"Nothing Left to Lose" - Mat Kearney

I spent my first semester of college at Arizona State, in a single dorm room on the south end of campus, settled up right against a railway.  I also discovered this song right around the time I got there, and I took my iPod with me everywhere.  This song was on the Top 25 rotation for a very long time, and there's a line where he says "I can still hear the train outside my window" which always reminds me of the nights I'd fall asleep in that dorm room, hearing the train.  It brings me right back to that campus the second I hear it.

"Dreamgirl" - Dave Matthews Band

I was never a fan of this video but loved this song.  This was on heavy rotation the summer after my junior year of high school and makes me think of long, hot summers.

"Waiting in Vain" - Annie Lennox

This is one of my absolute favorite covers, from one of my favorite movies, Serendipity.  It also reminds me of my semester at ASU - I had my iTunes set to alphabetize by artist, so this was one of the first songs that would come up, and it was a great way to start the morning.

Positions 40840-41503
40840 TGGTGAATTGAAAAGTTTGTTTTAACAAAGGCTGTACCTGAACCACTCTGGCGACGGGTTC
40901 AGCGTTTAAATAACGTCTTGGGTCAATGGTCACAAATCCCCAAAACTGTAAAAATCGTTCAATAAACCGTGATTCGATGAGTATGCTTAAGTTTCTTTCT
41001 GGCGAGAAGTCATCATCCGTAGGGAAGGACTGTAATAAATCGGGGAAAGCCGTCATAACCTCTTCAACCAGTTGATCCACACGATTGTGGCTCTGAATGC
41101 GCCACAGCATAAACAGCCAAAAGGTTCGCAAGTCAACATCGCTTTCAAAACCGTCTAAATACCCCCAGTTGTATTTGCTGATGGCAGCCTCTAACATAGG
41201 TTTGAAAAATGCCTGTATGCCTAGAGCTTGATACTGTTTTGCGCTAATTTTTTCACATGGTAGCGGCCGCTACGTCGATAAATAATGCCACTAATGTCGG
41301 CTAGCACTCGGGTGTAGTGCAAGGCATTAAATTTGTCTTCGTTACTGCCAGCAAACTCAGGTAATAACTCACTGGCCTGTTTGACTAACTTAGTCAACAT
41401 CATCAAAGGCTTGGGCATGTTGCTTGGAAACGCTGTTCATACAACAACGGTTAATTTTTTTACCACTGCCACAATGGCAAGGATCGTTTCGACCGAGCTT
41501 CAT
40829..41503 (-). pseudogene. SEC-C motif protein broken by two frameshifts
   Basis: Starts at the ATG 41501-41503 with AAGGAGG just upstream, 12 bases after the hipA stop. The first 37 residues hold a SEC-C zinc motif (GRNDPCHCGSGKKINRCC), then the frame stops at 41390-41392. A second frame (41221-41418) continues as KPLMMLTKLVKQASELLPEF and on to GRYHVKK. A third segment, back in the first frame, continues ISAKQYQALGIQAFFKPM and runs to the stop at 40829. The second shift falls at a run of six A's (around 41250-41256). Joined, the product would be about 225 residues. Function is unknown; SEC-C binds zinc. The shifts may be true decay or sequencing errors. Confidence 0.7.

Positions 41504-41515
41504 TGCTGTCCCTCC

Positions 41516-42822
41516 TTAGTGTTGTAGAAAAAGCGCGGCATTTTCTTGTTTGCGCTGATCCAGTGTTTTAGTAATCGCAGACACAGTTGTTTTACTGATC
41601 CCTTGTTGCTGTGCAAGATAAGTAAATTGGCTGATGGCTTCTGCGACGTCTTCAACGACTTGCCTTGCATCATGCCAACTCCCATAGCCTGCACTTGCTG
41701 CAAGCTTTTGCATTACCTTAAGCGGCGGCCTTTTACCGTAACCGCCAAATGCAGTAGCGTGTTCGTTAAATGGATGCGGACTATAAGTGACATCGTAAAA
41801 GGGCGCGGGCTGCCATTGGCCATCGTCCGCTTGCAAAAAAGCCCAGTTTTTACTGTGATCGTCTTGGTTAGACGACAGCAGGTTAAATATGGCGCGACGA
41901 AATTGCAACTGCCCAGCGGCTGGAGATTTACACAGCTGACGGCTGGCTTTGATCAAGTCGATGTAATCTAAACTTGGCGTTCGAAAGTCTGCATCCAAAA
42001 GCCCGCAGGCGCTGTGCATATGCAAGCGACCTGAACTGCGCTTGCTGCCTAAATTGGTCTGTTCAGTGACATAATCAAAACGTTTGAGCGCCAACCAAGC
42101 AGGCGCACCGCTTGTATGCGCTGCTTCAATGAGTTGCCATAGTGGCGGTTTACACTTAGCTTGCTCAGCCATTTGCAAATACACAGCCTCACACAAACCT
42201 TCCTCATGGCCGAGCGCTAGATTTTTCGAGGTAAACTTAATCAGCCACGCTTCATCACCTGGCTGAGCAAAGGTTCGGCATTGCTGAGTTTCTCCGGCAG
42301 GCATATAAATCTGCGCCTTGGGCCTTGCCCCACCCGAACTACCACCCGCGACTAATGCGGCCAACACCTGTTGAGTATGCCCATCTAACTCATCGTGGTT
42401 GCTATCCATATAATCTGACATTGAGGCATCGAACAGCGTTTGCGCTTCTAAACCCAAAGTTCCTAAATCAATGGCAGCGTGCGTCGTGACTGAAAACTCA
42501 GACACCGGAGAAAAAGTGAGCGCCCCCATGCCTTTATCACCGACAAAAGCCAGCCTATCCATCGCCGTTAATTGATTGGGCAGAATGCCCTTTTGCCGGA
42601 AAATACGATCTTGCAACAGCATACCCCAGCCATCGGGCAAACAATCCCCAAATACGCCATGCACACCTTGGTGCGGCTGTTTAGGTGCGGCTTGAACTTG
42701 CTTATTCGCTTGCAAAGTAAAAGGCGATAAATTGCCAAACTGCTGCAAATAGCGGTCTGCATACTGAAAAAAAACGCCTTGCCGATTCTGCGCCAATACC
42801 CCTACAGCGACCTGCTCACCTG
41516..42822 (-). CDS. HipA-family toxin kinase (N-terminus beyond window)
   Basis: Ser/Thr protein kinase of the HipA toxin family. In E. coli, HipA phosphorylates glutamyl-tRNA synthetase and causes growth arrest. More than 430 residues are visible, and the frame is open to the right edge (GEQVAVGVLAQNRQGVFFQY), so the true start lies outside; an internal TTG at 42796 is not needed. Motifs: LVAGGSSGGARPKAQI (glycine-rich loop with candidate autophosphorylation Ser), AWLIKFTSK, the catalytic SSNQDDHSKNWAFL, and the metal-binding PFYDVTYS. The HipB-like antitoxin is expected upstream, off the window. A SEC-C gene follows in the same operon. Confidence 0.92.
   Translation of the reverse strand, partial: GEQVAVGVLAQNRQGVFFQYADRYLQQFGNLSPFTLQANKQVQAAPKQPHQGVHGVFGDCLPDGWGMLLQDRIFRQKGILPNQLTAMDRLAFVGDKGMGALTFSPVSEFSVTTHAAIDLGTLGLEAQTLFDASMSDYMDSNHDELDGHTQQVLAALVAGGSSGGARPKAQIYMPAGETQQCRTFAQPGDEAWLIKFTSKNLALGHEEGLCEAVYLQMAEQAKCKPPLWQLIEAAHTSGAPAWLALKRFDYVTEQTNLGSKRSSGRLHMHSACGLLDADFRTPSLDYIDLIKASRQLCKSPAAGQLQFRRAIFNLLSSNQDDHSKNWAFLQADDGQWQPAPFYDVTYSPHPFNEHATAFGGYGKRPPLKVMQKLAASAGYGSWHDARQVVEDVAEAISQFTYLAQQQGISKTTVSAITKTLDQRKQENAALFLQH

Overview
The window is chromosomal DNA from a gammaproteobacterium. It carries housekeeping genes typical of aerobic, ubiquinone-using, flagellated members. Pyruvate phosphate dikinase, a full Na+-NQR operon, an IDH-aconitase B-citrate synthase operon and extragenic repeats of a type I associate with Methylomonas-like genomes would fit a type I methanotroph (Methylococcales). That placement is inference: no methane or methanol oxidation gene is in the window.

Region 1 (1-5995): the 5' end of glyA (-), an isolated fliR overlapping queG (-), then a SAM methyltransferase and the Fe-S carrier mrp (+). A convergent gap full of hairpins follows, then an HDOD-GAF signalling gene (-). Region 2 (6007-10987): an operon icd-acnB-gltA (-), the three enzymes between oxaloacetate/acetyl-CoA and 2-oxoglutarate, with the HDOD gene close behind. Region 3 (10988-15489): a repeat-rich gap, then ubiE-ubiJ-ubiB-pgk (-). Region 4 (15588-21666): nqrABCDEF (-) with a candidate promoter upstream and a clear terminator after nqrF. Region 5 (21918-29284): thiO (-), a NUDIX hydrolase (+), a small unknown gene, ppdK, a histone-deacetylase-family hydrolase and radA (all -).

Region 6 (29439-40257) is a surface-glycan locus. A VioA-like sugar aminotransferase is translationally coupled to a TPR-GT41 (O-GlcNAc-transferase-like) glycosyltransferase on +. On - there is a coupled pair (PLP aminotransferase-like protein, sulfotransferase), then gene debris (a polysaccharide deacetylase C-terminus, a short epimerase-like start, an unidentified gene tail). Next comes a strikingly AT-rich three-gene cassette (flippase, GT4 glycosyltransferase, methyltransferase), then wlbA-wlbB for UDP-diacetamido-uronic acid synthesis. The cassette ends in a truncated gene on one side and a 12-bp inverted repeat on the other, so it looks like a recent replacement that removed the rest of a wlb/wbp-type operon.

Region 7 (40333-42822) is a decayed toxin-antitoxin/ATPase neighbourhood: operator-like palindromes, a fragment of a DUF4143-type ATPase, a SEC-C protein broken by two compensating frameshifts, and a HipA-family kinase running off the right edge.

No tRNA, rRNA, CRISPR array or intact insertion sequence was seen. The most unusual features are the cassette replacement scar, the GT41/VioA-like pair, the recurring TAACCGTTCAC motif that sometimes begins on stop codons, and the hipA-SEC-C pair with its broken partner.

"Boston" - Kenny Chesney

Last but not least.  I've seen Kenny in concert twice, and being from Massachusetts and a little biased, I have always loved this song.  My favorite memory, though, is the last time I saw him at Gillette Stadium.  It had been drizzling all day, on and off, which made for a not-so-great tailgate.  By the time his set was half over, it was full on raining, yet when he started this song, surrounded by hundreds of thousands of Bostonians, the vibe totally changed.  I will never forget how amazing it was to be surrounded by great friends, singing along to this.

Friday, May 24, 2013

3 worst traits for a 3 day weekend.

IT IS FINALLY FRIDAY!  This hasn't been a tough week - its actually been quiet, work wise - but for whatever reason, my brain is struggling to keep up.  I mean, I almost left the house without shoes on yesterday.  I think that says enough.

Day 24 of this challenge calls for me to list my top three worst traits.  I think there are way more than three, but I singled out the three that I'm trying my hardest to improve on and/or having the hardest time with.

I struggle with finding myself valuable.  Whether its work, or relationships, I have trouble confidently saying "I am valuable."  Work, especially, is the hardest.  I will find all sorts of excuses as to why I'm "just doing my job" and not necessarily recognize when I am going the extra mile, or am a positive asset to a company.